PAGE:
The film’s co-director, Itab Azzam, was in Bergen for a screening of our feature documentary, We Are Not Princesses. Here is the video of her Q&A after the film.
Dina goes to Calais with Complicite to visit the 'Jungle' of refugees waiting there. Read about her experience here.
On December 9th, 2014, a fundraiser for the Antigone of Syria project took place at the Courtyard Theatre in London. This was an evening organised by an independent individual that had no professional affiliation with Aperta Productions. Neither the creative team nor the actresses in Lebanon had any knowledge of the event whatsoever.
The question about this remarkable group of women was not whether they could act or not; the problem is that, for the past four years, they have done nothing but act. Silenced by the tyranny of Syria’s war, they began the Antigone workshops afraid of using the pronoun “I” when telling anecdotes. With this play they finally reclaimed their opinions and identities and brought courage and honesty to two worlds; a Syria of fear and antagonism and a West governed by media hyperbole.
Barefoot in a yoga studio in Lebanon's capital Beirut, a couple dozen actresses raise voices and stretch bodies that had grown used to being quiet and still.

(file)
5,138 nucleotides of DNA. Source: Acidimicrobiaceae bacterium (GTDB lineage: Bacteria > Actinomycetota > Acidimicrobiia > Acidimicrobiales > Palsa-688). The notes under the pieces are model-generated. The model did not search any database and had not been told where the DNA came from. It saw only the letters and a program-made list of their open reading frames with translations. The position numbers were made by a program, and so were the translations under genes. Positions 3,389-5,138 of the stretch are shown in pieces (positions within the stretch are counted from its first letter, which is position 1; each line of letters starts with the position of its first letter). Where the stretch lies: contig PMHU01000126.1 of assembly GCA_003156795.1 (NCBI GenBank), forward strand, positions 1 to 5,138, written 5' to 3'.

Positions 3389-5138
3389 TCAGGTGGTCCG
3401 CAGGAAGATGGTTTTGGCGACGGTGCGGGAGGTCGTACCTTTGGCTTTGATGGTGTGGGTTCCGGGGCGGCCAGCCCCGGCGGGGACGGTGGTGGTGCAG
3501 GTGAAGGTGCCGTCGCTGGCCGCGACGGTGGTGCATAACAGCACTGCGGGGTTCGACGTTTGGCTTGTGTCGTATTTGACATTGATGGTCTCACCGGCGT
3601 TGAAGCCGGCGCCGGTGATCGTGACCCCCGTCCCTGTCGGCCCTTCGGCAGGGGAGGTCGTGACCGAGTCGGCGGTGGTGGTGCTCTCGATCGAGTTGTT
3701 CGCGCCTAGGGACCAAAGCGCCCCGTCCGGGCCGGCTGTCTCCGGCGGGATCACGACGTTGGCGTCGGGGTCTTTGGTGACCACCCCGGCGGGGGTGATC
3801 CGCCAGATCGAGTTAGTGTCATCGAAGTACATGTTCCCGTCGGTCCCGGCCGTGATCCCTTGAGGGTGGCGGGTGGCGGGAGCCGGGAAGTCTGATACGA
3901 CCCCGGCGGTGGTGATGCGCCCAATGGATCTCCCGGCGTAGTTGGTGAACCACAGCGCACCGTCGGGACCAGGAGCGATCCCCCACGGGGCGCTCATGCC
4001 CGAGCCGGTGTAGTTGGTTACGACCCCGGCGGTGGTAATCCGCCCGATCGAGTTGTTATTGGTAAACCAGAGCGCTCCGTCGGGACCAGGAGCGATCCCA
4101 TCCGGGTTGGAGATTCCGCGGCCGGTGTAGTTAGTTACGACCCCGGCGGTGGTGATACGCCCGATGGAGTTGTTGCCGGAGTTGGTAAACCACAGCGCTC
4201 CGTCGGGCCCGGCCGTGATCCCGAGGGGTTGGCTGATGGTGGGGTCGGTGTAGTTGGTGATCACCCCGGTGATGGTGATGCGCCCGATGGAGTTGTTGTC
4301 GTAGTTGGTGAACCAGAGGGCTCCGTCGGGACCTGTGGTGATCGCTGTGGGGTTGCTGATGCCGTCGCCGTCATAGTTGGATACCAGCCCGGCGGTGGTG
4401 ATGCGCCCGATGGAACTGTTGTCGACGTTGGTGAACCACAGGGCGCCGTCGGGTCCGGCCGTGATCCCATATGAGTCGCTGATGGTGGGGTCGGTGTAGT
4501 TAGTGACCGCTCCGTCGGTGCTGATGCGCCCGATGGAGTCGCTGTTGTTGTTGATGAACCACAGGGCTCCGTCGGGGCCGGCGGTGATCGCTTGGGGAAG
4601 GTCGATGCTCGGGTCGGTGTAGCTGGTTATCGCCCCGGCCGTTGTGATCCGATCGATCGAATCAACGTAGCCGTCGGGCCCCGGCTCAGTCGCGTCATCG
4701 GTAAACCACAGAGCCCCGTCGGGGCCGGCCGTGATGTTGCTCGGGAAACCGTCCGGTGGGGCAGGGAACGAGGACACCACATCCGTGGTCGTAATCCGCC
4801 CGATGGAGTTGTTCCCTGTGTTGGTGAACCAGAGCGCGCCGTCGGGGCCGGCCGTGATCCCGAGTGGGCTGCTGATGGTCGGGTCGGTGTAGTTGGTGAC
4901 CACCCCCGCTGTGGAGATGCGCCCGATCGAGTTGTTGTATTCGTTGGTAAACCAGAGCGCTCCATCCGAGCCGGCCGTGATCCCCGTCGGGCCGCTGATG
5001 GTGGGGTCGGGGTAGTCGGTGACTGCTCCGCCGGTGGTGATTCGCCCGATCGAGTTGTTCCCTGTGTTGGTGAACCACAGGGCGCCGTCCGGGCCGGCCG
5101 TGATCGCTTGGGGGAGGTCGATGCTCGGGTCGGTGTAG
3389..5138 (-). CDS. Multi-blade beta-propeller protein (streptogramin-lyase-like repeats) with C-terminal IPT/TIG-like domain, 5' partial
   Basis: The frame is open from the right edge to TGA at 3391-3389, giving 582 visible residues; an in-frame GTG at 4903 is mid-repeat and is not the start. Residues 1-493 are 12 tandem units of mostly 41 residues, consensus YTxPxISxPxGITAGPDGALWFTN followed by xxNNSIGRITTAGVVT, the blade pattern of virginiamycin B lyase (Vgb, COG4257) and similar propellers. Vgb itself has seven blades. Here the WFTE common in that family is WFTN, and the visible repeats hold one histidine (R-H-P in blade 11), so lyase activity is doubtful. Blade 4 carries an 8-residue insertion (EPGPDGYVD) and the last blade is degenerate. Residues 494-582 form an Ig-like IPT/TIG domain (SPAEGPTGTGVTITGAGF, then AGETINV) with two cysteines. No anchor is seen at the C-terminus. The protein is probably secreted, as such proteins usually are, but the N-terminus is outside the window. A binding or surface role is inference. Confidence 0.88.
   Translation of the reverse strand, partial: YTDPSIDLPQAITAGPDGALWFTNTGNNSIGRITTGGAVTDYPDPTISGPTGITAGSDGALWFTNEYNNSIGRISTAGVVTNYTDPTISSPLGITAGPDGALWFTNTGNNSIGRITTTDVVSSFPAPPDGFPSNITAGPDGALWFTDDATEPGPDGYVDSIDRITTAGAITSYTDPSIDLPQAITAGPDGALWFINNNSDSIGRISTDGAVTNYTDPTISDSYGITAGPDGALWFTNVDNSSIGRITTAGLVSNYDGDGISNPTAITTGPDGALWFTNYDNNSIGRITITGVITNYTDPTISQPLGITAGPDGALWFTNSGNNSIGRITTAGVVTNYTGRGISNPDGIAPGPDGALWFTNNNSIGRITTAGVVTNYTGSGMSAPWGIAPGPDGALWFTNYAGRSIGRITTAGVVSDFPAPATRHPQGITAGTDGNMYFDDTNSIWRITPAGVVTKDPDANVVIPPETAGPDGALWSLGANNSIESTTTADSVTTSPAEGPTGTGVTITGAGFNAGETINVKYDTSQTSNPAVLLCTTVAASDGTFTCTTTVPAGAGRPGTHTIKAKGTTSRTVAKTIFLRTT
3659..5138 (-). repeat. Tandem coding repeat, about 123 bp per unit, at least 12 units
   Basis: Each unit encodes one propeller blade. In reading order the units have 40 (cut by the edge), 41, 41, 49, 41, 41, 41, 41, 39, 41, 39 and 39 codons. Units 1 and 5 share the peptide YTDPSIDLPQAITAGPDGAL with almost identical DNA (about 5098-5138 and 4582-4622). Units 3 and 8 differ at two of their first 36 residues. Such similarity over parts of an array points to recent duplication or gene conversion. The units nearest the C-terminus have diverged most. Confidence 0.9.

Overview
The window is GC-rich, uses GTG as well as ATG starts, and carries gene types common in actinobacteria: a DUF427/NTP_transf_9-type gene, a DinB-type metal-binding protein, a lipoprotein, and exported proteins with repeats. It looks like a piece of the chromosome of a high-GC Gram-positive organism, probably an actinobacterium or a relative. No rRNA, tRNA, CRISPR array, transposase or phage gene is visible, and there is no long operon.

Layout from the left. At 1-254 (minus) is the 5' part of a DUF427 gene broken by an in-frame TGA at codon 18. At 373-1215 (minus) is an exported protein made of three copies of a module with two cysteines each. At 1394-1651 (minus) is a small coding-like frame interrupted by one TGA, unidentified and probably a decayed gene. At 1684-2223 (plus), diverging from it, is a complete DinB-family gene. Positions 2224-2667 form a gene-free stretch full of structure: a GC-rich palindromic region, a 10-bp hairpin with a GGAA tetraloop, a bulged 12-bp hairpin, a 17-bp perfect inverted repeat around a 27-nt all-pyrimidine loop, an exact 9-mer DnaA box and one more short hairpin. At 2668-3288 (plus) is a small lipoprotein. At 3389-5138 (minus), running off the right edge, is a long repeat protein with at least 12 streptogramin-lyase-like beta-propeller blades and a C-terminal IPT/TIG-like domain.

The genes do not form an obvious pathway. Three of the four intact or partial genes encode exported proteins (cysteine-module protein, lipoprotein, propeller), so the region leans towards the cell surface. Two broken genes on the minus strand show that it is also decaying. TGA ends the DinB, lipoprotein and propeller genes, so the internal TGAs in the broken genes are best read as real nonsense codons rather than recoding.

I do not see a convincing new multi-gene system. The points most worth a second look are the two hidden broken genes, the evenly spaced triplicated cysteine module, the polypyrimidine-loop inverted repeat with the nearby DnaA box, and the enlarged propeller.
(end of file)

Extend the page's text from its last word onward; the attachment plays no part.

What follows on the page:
"Go on," they cry as a clapping exercise speeds up, and they fill the room with whoops and uninhibited yells.
But these women aren't professional actresses. In fact, they're refugees from Syria, and this production of the Greek tragedy Antigone is a project designed to help them deal with their trauma.
Avec plus d'un million de réfugiés syriens, plus que tout autre pays de la région, le Liban vit de plein fouet et au quotidien la crise syrienne qui dure depuis bientôt quatre ans. Parmi eux, les femmes sont nombreuses et des associations tentent de leur apporter une aide particulière. Une vingtaine d'exilées syriennes sont ainsi devenues comédiennes le temps de quelques soirées de représentation d'une pièce de théâtre mythique.